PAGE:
A total of 10 individuals were enrolled to participate in the study. One participant was unable to complete the full intervention and posttest questionnaire, and his/her data were therefore excluded from the analysis. As shown in Table 2, at the conclusion of the study, participants were primarily nurses (7/9; 77.8%), and most varied in age from 30 to 59 years. Most participants reported their highest nursing degree as associate (ADN) (4/9; 44.4%) or baccalaureate (BSN) (3/9; 33.3%). Years in the profession ranged from 0 to 30 years, with most participants working 11 to 30 years (6/9; 66.6%). Participants reported working from 0 to 11 years in their current position, and most (5/9; 55.6%) reported working primarily on the day shift. One-third of participants worked full-time, and the remainder worked 0.5 to 0.8 FTE (4/9; 44.4%) or PRN to 0.4 FTE (2/9; 22.2%).
Table 3 displays findings of the EBPQ analyses. Total EBPQ scores increased significantly (P = .011) from pre (median, 3.83) to post (median, 5.21) intervention. Knowledge of EBP significantly increased (P = .008) after the EBP education and mentoring intervention (pretest median, 4.14; posttest median, 5.50). Practice of EBP also increased significantly (P = .015) from pre (median, 2.67) to post (median, 4.83) intervention. Although attitudes toward EBP increased from pre (median, 5.00) to post (median, 6.00) intervention, this increase was not statistically significant (P = .106).
In this study, postintervention scores increased in all categories (total EBPQ score, knowledge, practice, and attitudes), and the change in scores was statistically significant for all categories except attitudes. The change in attitudes may not have been significant because participants' attitudes toward EBP were relatively positive/high before the intervention. This supports previous studies that clinicians value or see the importance of EBP but do not have the knowledge or resources necessary to feel confident in practicing EBP.6-8,10,11 The greatest areas of improvement were in knowledge and practice. This finding supports that an EBP education and mentoring intervention can be an effective strategy for increasing knowledge and use of EBP in practice.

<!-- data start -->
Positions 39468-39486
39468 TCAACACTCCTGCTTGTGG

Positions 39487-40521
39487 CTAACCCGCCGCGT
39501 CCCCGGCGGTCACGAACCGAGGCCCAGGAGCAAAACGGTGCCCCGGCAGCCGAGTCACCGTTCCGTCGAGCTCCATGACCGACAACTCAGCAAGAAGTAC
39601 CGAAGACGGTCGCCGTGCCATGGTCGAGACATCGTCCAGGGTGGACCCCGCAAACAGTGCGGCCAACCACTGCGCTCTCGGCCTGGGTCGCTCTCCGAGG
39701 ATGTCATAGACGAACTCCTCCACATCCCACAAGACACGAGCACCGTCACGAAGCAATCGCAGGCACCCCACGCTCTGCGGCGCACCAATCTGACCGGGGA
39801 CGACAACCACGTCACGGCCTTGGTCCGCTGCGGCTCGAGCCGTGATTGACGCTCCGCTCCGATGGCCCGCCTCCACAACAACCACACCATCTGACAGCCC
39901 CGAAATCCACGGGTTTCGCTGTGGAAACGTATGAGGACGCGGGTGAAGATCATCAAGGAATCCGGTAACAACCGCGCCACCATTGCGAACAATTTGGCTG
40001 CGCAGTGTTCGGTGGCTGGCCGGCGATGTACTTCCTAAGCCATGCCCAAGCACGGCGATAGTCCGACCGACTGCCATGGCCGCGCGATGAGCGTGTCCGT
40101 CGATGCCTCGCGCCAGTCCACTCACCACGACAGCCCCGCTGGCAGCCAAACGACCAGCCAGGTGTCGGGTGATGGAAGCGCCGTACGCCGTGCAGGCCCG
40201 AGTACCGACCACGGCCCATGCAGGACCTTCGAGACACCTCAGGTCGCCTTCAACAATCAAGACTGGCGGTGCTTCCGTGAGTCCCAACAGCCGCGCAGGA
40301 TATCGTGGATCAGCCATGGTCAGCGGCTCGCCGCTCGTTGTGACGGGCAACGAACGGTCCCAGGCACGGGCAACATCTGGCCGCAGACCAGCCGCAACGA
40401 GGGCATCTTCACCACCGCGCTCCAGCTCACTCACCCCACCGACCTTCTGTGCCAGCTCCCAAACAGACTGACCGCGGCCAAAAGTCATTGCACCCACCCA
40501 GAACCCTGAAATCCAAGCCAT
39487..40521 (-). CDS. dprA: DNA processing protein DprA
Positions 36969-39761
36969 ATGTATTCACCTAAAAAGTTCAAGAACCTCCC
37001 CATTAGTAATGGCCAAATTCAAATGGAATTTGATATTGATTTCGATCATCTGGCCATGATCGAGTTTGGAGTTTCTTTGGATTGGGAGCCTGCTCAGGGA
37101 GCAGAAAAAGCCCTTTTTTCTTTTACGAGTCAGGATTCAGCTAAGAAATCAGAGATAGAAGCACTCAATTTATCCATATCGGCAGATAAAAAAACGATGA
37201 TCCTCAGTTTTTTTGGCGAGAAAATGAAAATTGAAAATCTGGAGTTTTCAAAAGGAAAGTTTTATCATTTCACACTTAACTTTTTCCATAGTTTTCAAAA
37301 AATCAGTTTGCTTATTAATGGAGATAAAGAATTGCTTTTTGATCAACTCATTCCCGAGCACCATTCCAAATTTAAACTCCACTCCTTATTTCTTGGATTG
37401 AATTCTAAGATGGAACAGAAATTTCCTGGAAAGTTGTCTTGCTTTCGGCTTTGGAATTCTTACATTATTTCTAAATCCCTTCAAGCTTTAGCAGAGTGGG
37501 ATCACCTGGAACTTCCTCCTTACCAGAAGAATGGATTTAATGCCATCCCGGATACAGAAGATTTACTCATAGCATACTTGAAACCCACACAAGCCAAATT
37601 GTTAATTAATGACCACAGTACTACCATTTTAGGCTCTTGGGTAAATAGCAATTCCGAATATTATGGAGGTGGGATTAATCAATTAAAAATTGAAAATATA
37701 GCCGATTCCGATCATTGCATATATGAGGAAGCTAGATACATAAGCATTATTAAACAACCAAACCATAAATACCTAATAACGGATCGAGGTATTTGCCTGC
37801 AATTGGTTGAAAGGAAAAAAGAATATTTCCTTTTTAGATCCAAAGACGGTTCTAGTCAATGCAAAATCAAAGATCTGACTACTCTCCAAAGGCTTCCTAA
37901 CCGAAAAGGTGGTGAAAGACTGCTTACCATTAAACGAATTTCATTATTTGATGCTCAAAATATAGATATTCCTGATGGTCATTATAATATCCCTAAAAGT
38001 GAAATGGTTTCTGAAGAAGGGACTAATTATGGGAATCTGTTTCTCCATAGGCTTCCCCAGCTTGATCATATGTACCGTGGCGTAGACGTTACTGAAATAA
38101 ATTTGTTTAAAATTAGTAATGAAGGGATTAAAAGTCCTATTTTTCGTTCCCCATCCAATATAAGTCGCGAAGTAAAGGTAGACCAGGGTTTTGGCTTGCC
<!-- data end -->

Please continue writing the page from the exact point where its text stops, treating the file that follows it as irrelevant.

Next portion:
In addition to significant improvements in knowledge and practice of EBP, this study resulted in a change in clinical practice throughout the CAH. At the start of the study, only 1 department was using disposable blood pressure cuffs. Based on an evaluation of the evidence in the literature, use of disposable blood pressure cuffs became the focus of 1 of the EBP projects in the study. At the conclusion of the study, the use of disposable blood pressure cuffs was implemented into several other departments within the CAH, a practice change that has been sustained for 3 years. Not only was this practice change safer for patients with less risk of acquiring a hospital-acquired infection, but it also resulted in financial savings for the CAH. When comparing the cost of disinfecting reusable blood pressure cuffs to the cost of the disposable blood pressure cuffs, we estimate the cost savings for the 2 departments in the CAH with the highest volume of patients to be $8088 annually.